However, not long after my first semester in library school began, the “Recession of 2008” hit metro Detroit hard. Suddenly, masses of people were unemployed and both the business and the government employment sectors were announcing freezes on hiring any new employees. This included many of the local public libraries in my area where I was initially hoping to find a job. If this wasn’t unsettling enough, I was totally unprepared for yet another greater ramification that caught me completely by surprise. Around the same time people were being laid off from their various professions, the enrollment rate in the Library and Information Science Program jumped significantly. Many of the new students who were entering the program were people of all ages who had come from various professions and had all been laid off or were in danger of being laid off. I had been hearing for several years that the nursing profession was being flooded with people who had been laid off from the automotive industry. However, it never dawned on me that those who did not want to become nurses might just choose to become librarians. Plus, there were many other unemployed professionals-turned students that quickly filled the ranks of the Library and Information Science Program’s rapidly growing online student population. During the previous fall, I had participated in the New Student Orientation with around one hundred new students all entering the program. Many of these students were former undergraduate students like myself and maybe an eighth of them were former teachers or came from business backgrounds. By the next spring, the enrollment of new students into the Library and Information Science Program had increased so much that Wayne State University decided to change the Library and Information Science Program from being an academic program under the Graduate School into an individual school of its own; the School of Library and Information Science.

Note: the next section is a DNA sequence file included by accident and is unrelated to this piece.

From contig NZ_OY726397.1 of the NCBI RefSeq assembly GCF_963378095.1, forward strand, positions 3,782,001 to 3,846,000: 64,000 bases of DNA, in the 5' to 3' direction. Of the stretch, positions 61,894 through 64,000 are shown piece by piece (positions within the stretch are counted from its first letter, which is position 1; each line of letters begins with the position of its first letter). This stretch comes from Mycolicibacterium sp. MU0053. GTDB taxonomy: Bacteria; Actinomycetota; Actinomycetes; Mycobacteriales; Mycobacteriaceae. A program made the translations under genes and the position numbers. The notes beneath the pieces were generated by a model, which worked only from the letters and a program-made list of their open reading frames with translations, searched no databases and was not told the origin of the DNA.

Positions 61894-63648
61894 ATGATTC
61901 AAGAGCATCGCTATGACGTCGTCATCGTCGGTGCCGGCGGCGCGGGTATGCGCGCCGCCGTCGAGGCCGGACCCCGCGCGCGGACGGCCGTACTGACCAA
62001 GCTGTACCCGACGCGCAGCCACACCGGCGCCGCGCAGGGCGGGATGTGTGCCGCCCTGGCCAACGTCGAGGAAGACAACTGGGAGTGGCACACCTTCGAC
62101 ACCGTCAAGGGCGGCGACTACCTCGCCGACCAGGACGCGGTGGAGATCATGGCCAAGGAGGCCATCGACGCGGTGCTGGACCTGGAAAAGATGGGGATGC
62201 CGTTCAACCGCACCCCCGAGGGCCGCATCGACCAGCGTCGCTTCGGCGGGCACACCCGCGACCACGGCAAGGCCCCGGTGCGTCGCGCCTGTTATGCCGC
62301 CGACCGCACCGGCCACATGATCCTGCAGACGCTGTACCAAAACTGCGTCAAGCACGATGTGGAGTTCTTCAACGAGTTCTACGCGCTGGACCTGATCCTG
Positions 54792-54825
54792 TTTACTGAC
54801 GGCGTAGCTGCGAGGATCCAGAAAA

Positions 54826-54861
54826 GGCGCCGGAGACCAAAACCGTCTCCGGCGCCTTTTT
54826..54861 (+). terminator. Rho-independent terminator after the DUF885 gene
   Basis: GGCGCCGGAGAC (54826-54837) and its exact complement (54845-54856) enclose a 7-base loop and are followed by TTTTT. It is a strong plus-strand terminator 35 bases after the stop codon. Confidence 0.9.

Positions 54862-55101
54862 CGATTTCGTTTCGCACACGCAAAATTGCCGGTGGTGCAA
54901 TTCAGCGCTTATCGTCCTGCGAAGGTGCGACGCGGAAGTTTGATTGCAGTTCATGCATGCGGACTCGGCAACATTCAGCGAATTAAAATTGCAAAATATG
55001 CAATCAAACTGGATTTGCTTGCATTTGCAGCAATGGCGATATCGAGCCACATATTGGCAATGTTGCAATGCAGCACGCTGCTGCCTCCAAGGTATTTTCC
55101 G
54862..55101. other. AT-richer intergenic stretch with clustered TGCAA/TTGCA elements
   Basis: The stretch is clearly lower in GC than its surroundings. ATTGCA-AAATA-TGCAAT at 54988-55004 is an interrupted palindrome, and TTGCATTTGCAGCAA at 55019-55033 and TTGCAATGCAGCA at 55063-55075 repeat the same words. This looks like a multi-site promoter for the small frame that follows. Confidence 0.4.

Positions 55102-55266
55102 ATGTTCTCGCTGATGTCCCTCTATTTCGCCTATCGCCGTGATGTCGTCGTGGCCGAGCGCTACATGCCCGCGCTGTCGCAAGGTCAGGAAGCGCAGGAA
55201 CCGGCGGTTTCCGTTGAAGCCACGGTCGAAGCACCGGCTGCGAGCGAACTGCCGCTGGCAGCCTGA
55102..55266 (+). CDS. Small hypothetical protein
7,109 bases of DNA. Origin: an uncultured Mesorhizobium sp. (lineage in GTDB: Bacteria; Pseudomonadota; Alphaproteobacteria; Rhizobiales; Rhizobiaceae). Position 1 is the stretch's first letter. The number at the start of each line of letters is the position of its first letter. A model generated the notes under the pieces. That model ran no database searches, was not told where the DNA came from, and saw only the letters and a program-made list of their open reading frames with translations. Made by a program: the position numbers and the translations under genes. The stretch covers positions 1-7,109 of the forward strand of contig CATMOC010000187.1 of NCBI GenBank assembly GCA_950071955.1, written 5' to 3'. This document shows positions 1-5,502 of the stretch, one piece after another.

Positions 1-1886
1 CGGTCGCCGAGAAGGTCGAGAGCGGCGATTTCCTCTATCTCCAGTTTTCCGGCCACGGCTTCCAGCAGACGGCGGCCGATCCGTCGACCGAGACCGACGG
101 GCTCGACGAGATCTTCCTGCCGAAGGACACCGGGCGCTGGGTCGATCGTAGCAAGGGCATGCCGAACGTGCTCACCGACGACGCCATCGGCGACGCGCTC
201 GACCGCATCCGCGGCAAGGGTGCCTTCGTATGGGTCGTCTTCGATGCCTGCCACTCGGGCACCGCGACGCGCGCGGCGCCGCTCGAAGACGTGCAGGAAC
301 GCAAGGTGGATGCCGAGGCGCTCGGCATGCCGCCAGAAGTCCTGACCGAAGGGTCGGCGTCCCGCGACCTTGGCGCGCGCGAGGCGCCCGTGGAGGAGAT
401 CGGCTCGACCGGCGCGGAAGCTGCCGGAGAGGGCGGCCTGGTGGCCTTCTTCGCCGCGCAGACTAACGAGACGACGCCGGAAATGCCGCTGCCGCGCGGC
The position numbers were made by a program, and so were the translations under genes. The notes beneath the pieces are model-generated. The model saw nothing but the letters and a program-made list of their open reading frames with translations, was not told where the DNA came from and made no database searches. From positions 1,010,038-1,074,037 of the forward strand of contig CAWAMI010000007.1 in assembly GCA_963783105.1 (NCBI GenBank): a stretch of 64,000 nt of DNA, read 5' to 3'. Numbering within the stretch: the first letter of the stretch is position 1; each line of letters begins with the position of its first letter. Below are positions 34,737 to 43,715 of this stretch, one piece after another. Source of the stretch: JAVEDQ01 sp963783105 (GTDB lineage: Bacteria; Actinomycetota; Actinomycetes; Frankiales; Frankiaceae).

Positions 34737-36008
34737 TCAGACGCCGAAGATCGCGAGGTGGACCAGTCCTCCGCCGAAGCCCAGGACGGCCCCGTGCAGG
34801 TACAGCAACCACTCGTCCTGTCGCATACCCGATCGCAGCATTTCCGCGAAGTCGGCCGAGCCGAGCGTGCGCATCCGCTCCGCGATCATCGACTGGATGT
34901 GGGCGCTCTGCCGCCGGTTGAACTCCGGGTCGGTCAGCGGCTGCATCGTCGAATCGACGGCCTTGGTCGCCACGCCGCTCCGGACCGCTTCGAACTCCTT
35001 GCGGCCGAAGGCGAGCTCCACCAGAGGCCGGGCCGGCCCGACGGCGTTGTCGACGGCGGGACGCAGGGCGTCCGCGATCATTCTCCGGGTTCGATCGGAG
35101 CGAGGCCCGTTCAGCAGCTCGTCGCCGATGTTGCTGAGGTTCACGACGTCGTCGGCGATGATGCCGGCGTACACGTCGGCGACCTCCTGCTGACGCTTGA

So, less than a year after entering the path that was supposed to lead me to my profession, I was faced with a reality that translated into scant library jobs and more people than I had ever fathomed competing against me for these jobs. The obstacles didn’t stop rising even there. Articles began popping up in my library magazines about government municipalities on all levels reducing and even eliminating librarian positions. I even met a few grade-school media specialists who had been laid off or forced to become regular teachers due to school district decisions to eliminate all media specialists. My own state, Michigan, came very close to closing its own state library, the Library of Michigan, in the summer of 2009. Even this wonderful state cultural institution did not escape without a major reduction in both its size and its staff of librarians.